22 February 2015
Scotland v England preview, Match 14, Christchurch
England is under pressure after successive defeats, while Scotland will have nothing to lose in this clash
England will know that there are issues with the batting, and that the bowling has been picked off a bit too easily in conditions that should actually suit its attack.
England has begun its ICC Cricket World Cup 2015 campaign in disappointing fashion. Against Australia, England’s bowlers conceded 342 runs, Steven Finn going at nearly eight an over, and the batsmen fell well short, folding for 231. Coming off this defeat, it was outplayed by New Zealand. From 104 for 3, England imploded to 123 all out, Tim Southee slicing through the batting with 7 for 33. If the collapse was not bad enough, Brendon McCullum waded into the bowlers, making 77 off 25 balls and a mockery of the run chase. Finn, of whom much was expected in this tournament, was taken for 49 from two overs.
In this backdrop, England takes on Scotland, and watching the two teams train on the eve of the game, it was clear which camp was a happy one and which was worried about tripping up. Scotland did not have the greatest game against New Zealand, its batting faltering against high-quality, fast, swing bowling, but when it was their turn with the ball, the bowlers showed heart and fight.
On match eve, England’s net session was all business, with the top order clearly unsettled. To change things around, England needs a change of mindset, and bringing in an aggressive batsman such as Alex Hales, and allowing him the freedom to tee off in the top-order could be just the shot in the arm for a team that is struggling. How long England will stick with Finn remains to be seen, and the conditions at Christchurch on match morning could well have a role to play in that decision.
In contrast, Scotland’s lead-up to the game was light and airy. All professional cricketers, it is not as though they were horsing around, but there was plenty of chatter, plenty of ribbing and the warm-up game off footy was energetic, with players throwing themselves around and larking about when a goal was scored.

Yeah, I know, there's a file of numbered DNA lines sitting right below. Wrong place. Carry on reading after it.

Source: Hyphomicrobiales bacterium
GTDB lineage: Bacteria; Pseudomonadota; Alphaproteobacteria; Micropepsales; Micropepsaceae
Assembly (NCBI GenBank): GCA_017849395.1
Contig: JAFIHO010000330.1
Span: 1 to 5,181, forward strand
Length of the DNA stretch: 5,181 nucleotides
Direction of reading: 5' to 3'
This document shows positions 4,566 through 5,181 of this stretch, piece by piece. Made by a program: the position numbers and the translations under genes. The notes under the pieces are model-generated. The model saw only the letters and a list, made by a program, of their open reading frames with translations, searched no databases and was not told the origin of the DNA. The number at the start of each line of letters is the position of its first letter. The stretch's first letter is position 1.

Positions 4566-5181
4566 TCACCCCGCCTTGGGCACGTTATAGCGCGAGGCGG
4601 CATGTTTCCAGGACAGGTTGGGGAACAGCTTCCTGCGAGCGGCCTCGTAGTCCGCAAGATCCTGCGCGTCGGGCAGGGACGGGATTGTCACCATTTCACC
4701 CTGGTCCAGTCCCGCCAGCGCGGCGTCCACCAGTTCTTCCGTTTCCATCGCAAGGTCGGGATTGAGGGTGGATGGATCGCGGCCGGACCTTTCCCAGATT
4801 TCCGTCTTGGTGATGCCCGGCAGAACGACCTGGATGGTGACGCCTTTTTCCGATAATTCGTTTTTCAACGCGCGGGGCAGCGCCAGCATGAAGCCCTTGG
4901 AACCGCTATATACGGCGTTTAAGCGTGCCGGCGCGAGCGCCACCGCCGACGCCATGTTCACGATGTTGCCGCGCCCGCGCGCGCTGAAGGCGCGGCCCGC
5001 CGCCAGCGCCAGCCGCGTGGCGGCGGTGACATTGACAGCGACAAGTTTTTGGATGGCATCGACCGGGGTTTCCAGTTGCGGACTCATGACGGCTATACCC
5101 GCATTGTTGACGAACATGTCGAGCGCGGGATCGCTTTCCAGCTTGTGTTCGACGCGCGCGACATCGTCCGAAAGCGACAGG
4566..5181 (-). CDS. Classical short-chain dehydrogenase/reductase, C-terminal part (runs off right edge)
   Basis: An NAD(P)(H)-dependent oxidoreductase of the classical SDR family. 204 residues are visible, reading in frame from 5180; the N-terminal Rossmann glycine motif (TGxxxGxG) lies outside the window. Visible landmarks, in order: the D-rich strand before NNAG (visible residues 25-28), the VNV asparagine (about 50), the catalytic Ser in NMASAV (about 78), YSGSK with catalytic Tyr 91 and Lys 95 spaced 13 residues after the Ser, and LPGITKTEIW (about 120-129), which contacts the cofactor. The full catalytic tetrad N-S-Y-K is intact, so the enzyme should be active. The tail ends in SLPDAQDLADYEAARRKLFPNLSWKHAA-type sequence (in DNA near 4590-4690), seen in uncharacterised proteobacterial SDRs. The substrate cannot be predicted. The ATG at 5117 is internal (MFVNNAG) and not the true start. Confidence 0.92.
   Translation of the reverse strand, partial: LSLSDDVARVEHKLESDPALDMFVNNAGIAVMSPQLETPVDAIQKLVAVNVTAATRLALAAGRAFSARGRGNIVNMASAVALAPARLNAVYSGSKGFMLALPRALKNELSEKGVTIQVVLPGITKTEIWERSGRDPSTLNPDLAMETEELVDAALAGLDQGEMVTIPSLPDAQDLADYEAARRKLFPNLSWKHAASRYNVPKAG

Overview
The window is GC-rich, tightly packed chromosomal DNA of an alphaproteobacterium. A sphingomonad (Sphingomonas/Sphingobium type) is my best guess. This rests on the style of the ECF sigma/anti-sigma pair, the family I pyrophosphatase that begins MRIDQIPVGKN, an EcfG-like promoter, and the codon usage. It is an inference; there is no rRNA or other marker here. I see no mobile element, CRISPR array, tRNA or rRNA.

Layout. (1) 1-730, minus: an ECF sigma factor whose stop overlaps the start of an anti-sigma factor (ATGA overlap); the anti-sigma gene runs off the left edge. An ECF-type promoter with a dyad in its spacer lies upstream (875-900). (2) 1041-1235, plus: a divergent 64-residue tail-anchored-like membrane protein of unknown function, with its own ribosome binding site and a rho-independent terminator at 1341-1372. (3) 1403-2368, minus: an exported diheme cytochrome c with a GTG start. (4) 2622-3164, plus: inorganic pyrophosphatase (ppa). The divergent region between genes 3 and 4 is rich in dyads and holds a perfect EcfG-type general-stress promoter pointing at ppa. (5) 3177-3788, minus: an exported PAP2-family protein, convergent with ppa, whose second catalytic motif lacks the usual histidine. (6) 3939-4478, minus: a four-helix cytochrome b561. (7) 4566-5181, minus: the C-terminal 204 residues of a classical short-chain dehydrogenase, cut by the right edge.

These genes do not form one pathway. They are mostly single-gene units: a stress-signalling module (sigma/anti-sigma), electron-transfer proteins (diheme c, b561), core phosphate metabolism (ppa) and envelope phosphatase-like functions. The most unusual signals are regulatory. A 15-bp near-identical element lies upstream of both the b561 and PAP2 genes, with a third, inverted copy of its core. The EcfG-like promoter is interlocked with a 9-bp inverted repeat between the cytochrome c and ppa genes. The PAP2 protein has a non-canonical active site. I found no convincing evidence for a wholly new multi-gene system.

Watching the two teams, assessing their respective situations, it was impossible to escape the sense that Monday’s match is going to be all about England, in many ways. England will know it should come in as firm favourite, but will be wondering if that is actually true. England will know that there are issues with the batting, and that the bowling has been picked off a bit too easily in conditions that should actually suit its attack.
Scotland has never won a game against a top team in a World Cup fixture, and will see the match as a great opportunity to stitch together a good game of cricket. If it wins the toss, and there is a bit of cloud cover about, there is enough skill in the ranks to get the ball to move about and trouble England’s batsmen. With a few early wickets in the bag, Scotland could put England in two minds, and, a team that does not really know what works best for itself could freeze and fall back on old bad habits.
One of the marked differences this World Cup has thrown up from previous events is just how competitive the Associate nations have been. Ireland has beaten the West Indies and UAE ran Zimbabwe close for almost the entire 100 overs of their game. Scotland is acutely aware of the kind of profile Ireland has built for itself, and realises that this can only come from winning games of cricket when the world is watching. And, if the cricketers allow themselves to believe that England has played itself into a position where it is ripe for the picking, who can grudge them that?
England: Ian Bell, Moeen Ali, Alex Hales, Joe Root, Eoin Morgan (capt), James Taylor, Jos Buttler (wk), Chris Woakes, Chris Jordan, Stuart Broad, James Anderson.
Scotland: Kyle Coetzer, Calum MacLeod, Hamish Gardiner, Matt Machan, Preston Mommsen (capt), Richie Berrington, Matthew Cross (wk), Josh Davey, Rob Taylor, Majid Haq, Iain Wardlaw.
Don’t discount the Associates – they are here to fight
New Zealand v England: In Numbers